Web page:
Is it legal for a company, which serves customers in the EU as well as elsewhere, to say in its privacy policy that you can opt out of analytical and marketing cookies by emailing them? Rather than offering a technical solution to prevent them from setting those cookies.

Firstly, let us assume that if you were to email them, they would instruct you to change your browser settings to block 3rd-party cookies.

As a second variant, let us assume that they would instruct you to disable all cookies, but that this would break minor functionalities of the site.

  • 1
    They are free to offer an opt-out by email. However that would not be GDPR related. Both GDPR as ePrivacy require opt-in. – wimh Aug 6 '19 at 11:14

In principle, using email as an opt-out mechanism could be ok, at least in theory. But I see three issues with this:

  • A website visitor might not have an email address, yet the data controller is still required to honour the data subject's rights. (This might be far-fetched, but edge cases are interesting.)

  • The GDPR allows opt-out when the processing is based on legitimate interest. However, consent always required opt-in. While the processing of data for analytics purposes might be covered by legitimate interest as far as the GDPR is concerned, the GDPR is not the only applicable EU law here: ePrivacy requires consent for all non-essential cookies and related techniques. Thus, any opt out solution for cookies is invalid.

    What if the cookies are only set when the visitor consents on the website, but the visitor would have to write an email when they want to withdraw consent? That would be invalid, because consent must be as easy to withdraw as it is to give content.

  • Removing cookies through an email is technically impossible, unless the visitor has registered for a user account on the website with their email address. The reason is that cookies are stored on the visitor's device. The website has to abstain from setting new cookies in that user's browser, and has to delete existing cookies. But the website needs to know which visitor opted out – without a log-in there's no connection from the email address to the visitor's session on the website.

So all in all, this email-driven opt-out sounds like a really bad idea.

What about opting out from cookies by disabling all cookies in the browser? This is a problematic and disproportionate approach, as it would also break other sites. More importantly, some browsers do not support such fine-grained cookie controls, e.g. apps that use Android WebView. The website operator cannot get out of their data controller obligations by blaming the user's browser.

| improve this answer | |
  • More likely, the website might not have a link between the email address and whatever cookies it uses as persistent identifiers. – Paul Johnson Aug 8 '19 at 11:01
  • Cookies stored on the user's computer are not actually covered by the GDPR. Its only data stored on the service provider's computers that is covered. In most cases the provider sets a cookie with a unique identifier and then uses that as an index to its database. – Paul Johnson Aug 8 '19 at 11:03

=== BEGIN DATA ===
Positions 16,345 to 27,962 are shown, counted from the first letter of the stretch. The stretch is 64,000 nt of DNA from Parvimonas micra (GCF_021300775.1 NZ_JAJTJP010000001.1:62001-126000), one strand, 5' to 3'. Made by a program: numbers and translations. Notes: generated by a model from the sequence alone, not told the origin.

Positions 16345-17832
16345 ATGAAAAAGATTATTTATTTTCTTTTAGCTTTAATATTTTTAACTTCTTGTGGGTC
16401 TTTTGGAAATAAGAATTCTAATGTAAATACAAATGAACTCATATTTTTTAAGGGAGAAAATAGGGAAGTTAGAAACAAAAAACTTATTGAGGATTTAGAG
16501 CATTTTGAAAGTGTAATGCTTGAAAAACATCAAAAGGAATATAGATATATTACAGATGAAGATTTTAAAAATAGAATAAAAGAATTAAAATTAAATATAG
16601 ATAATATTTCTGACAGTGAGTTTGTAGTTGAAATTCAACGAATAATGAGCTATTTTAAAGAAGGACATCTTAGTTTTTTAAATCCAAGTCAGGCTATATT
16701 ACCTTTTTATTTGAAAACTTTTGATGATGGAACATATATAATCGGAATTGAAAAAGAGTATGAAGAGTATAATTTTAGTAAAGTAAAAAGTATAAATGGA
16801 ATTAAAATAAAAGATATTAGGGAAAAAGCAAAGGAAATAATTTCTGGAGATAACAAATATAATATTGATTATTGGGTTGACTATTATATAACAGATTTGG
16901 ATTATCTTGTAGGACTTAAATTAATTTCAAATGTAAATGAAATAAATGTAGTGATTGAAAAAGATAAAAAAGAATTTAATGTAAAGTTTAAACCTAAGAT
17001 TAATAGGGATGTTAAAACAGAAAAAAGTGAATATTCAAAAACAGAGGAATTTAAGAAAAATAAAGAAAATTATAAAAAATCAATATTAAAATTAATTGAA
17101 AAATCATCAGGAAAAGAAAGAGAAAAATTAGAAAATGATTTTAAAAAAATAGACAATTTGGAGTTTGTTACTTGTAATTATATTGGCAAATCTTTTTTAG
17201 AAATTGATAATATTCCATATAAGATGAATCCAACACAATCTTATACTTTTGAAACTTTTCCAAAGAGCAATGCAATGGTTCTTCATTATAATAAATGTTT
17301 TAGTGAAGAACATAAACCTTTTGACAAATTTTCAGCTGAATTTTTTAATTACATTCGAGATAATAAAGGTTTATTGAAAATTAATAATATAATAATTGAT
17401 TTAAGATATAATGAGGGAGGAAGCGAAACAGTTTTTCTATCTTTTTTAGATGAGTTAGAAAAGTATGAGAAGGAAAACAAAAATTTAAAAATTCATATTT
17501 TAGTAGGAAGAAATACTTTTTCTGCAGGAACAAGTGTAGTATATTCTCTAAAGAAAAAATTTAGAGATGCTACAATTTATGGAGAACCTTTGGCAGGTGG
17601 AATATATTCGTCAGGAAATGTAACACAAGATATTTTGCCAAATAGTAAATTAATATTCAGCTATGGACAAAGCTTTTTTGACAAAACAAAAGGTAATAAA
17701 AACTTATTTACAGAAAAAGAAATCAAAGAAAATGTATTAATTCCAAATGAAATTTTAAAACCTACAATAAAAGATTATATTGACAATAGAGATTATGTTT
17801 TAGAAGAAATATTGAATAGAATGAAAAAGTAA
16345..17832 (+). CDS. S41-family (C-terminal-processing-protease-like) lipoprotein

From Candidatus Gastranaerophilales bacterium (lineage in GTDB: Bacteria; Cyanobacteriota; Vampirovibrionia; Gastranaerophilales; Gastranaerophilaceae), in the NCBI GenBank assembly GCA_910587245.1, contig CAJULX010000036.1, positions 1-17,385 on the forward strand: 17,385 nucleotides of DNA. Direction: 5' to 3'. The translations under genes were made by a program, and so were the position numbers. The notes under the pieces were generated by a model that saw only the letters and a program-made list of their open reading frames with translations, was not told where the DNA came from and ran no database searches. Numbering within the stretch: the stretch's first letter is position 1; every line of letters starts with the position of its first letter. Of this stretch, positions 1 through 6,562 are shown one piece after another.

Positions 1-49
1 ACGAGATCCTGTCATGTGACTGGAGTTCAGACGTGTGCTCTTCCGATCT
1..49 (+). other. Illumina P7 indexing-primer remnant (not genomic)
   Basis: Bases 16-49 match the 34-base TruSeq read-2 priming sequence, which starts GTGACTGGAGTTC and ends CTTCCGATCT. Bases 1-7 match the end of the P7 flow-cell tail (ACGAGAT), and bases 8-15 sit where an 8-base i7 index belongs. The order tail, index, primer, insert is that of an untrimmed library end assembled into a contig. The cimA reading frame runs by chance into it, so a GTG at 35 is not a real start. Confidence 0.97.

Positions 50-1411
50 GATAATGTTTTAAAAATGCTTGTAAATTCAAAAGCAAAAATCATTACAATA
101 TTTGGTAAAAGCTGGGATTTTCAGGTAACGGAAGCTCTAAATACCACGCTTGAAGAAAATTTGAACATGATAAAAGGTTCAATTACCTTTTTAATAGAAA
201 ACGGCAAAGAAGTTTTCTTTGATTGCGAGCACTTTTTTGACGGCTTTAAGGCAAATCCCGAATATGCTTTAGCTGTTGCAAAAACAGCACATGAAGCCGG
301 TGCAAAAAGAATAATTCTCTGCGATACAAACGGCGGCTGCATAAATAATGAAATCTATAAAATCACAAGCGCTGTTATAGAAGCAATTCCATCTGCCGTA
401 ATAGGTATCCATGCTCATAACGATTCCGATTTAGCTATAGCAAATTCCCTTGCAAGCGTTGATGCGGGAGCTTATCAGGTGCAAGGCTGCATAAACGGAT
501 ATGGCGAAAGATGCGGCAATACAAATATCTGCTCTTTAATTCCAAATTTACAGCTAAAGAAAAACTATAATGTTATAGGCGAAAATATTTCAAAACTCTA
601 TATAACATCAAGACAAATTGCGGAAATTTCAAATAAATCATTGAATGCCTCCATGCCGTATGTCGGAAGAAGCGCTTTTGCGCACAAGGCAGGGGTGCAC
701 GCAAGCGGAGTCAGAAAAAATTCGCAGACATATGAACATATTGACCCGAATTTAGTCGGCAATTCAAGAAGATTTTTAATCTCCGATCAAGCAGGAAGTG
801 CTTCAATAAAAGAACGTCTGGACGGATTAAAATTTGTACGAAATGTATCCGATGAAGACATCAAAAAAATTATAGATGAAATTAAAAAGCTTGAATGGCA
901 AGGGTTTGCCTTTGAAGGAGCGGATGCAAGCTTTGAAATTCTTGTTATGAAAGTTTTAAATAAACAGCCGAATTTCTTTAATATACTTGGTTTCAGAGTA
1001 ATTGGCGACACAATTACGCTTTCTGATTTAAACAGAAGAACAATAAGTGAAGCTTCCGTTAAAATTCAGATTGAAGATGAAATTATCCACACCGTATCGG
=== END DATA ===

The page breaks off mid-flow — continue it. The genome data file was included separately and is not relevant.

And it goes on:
• When you say "That would be invalid, because consent must be as easy to withdraw as it is to give content." is this from GDPR. What specific wording does it come from? – Mark Fisher Aug 20 '19 at 15:56
  • @MarkFisher This is almost verbatim from the GDPR. Article 7 covers conditions for consent. In paragraph 3, the last sentence says: “It shall be as easy to withdraw as to give consent.” Recital 42 additionally requires that refusing or withdrawing consent must be without detriment to the data subject. – amon Aug 20 '19 at 16:40

No, this would not be legal under PECR as it requires consent from the user (although it may depend on the laws of the country where the company is situated if they're applied or not):

What do we need to do to comply?

The rules on cookies are in regulation 6. The basic rule is that you must:

  • tell people the cookies are there;
  • explain what the cookies are doing and why;
  • and get the person’s consent to store a cookie on their device.

As long as you do this the first time you set cookies, you do not have to repeat it every time the same person visits your website. However, bear in mind that devices may be used by different people. If there is likely to be more than one user, you may want to consider repeating this process at suitable intervals.

You may also need to obtain fresh consent if your use of cookies changes over time.

When the ePrivacy Regulation is finally published, this may change.

| improve this answer | |

Your Answer

By clicking “Post Your Answer”, you agree to our terms of service, privacy policy and cookie policy

Not the answer you're looking for? Browse other questions tagged or ask your own question.